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  • Writer's pictureElana Duffy

Honing Habit: Creating a Master Story

This is the first in a series of blogs on what we at Present Tense LLC call a “Master Story”. In this installment, Chris Thunder looks at the role the Master Story in creating mindful habits and routines in business.

Many people disparage habit as this soul-crushing addiction that leads to mindless routines, sapping the marrow of life. But think of how much habit helps you. What would your life be like if you had to think intensively and consciously about each and every task you did, as though it were the first time: waking up, showering, getting dressed, making breakfast, dealing with traffic, and so forth. Even the most intelligent, creative and mindful individual spends a part of each day on autopilot, saving time and energy through habit. These patterns are not designed to constrain us, but to free our minds for more personally prioritized matters.

However, when it comes to business, creating habits is a difficult challenge. We want to apply experience to make everyone more efficient and effective (habits), but we also want to encourage critical thinking so that habits do not devolve into the trap of “that’s the way we’ve always done it” routines.

These habits must first be taught in order for them to become part of the corporate culture and remain useful over time. Someone must train the trainee, someone must lay out the building blocks and apply the knowledge in context and master the fundamentals. Someone must make the process a habit and establish a routine. And then familiarity breeds contempt, as the saying goes. If the routine is no longer revised for new ideas, stagnation occurs and resistance to new methods and ideas grows. Where is the happy medium after all? How can we build our fundamentals appropriately, establish our habits and our culture, but avoid the risks of routines that breeds stagnation and contempt?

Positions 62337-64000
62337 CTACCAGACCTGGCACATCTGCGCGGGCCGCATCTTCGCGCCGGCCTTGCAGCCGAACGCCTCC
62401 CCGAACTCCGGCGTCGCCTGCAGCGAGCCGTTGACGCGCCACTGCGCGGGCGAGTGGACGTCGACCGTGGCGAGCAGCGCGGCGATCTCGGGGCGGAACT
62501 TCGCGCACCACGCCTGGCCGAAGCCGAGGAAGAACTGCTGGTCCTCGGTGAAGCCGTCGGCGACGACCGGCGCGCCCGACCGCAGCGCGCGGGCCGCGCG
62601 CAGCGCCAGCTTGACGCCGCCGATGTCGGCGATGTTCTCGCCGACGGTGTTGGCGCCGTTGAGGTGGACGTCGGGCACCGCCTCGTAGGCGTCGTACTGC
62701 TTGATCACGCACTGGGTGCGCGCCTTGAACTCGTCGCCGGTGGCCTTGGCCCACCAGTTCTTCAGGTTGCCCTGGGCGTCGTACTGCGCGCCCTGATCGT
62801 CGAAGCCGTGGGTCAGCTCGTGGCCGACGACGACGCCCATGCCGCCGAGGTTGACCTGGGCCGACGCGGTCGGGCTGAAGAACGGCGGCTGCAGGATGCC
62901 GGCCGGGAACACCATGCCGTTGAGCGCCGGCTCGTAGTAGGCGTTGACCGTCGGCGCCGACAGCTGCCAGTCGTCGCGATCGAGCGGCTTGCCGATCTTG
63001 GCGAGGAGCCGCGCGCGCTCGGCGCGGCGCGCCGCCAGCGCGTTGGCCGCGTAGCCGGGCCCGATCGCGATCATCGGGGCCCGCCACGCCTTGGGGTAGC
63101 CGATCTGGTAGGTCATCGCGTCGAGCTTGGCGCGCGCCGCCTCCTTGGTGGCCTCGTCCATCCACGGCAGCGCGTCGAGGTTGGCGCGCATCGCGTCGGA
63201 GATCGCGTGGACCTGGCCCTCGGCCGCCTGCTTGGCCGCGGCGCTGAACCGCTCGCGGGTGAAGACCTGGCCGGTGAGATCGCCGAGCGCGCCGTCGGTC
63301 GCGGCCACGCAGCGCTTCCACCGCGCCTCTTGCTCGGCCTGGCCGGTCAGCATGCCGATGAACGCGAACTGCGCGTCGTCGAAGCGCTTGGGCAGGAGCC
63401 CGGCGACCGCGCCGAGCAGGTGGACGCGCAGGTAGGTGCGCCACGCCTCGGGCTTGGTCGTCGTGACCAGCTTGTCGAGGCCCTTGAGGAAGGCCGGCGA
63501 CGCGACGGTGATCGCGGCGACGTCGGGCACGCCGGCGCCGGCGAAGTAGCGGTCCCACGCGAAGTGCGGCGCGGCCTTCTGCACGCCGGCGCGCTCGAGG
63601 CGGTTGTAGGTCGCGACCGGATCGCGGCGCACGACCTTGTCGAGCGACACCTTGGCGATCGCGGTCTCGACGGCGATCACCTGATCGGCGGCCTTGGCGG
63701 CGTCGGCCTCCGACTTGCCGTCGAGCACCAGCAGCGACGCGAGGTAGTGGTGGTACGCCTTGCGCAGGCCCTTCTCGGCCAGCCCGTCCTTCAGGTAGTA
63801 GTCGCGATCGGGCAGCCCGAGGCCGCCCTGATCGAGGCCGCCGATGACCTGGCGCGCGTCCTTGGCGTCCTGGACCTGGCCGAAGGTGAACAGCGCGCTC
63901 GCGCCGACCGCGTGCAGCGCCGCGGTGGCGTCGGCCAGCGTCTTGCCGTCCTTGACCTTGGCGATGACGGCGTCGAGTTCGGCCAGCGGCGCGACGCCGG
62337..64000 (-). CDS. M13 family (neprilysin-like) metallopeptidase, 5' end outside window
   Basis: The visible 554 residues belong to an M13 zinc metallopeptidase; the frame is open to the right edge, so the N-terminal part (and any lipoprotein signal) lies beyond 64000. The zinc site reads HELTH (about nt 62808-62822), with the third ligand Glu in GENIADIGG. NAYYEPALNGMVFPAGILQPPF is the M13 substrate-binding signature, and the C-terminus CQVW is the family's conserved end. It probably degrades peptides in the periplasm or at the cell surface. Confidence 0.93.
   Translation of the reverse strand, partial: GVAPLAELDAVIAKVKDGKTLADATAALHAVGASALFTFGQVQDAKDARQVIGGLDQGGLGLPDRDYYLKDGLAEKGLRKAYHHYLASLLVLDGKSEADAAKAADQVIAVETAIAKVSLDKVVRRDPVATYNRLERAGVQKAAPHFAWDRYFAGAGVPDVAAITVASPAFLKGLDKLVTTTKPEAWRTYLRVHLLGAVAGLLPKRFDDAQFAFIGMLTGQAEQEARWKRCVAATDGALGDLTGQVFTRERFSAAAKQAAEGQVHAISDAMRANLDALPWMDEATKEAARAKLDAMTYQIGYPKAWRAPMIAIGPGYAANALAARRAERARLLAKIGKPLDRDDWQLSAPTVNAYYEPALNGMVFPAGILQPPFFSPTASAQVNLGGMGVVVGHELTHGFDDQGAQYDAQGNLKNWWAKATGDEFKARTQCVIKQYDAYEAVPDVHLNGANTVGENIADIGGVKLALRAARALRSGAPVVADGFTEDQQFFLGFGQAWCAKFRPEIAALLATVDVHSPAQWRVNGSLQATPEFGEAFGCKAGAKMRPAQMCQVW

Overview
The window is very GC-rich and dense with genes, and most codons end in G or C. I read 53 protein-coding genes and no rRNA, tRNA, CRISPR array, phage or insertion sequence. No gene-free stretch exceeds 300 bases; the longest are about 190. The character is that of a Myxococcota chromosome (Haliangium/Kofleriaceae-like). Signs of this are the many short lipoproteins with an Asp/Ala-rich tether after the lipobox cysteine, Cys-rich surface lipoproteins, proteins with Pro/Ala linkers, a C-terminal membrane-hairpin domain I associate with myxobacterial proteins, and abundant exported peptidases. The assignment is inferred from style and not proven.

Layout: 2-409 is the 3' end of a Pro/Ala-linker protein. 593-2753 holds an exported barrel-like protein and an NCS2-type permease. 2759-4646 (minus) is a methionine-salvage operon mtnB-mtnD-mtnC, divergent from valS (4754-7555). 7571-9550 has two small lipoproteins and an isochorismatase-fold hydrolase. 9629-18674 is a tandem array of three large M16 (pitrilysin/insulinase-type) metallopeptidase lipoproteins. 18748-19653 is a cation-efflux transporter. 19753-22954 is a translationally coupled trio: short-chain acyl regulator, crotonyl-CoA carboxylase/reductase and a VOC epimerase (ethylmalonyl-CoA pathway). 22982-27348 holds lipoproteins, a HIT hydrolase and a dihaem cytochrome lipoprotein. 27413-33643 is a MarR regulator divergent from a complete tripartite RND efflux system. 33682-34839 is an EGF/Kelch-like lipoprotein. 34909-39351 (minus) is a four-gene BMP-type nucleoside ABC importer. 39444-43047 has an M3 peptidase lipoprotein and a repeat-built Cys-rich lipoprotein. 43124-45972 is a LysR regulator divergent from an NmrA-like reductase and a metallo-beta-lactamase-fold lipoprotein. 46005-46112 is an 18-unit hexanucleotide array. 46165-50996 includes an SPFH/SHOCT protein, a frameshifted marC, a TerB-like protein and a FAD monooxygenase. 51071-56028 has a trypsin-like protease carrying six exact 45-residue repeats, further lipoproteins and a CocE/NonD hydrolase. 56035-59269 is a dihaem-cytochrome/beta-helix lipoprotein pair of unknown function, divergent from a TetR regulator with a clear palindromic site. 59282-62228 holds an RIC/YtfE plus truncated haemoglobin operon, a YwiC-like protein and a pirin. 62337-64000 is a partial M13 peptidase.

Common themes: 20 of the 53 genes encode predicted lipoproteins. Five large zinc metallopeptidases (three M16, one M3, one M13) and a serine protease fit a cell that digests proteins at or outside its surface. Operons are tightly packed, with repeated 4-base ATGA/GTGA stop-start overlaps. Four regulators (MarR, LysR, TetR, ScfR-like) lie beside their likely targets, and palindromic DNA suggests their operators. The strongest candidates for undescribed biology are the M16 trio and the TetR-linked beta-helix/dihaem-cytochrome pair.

At many levels, the answer is often in perspective. Ideally, each new employee is brought on in the hopes of bringing a fresh perspective to long-standing routines in order to cultivate the ability to make effective decisions. Depending on the industry, most employers seek and require creative critical thinking, not automatons solely doing what they’re told and stamping out identical products. The more the new employee adopts existing routines without question, the more the power of their fresh perspective wanes. In many cases, and in many industries, this is necessary: you wouldn’t want a doctor who didn’t practice every day, for whom something such as diagnosing a broken bone or a heart abnormality was not habit, especially in an emergency situation where information may be limited. In other cases, particularly in those where strategic or traditional creativity is of the essence, fresh perspective is essential to keeping a company competitive and its habits and routines current.

So how can the company best maintain the culture and existing practices while encouraging new perspectives of critical business thinking? One key method is the Master Story. More than a mission statement, but less than a business plan, the Master Story is understood both internally and externally.

The Master Story establishes the tone, the keywords, and the core messages to best reflect the stories and goals of the company and how it presents and projects them. It’s like a box of communication Lego’s just for the company: you can build what’s on the box with a clear set of instructions, or you can free-play, knowing that whatever you make is still consistent with other possible creations from the same pieces. Better writing and regular publishing will help focus and define a company’s Master Story to tell its employees and clients, and establish you as a knowledgeable resource in the market.

Being a creature of habit is not a bad thing, provided those habits are positive ones and ones in which we do not allow ourselves to become trapped. With Master Stories, we can allow for new ideas and perspectives to enter into our lives while still preserving the efficiency of our daily experience.

Chris Thunder is a military public affairs specialist turned helicopter pilot with varied military and civilian experience. A writer for many years, he is now a freelance contributor to Present Tense LLC for sales and internal writing.

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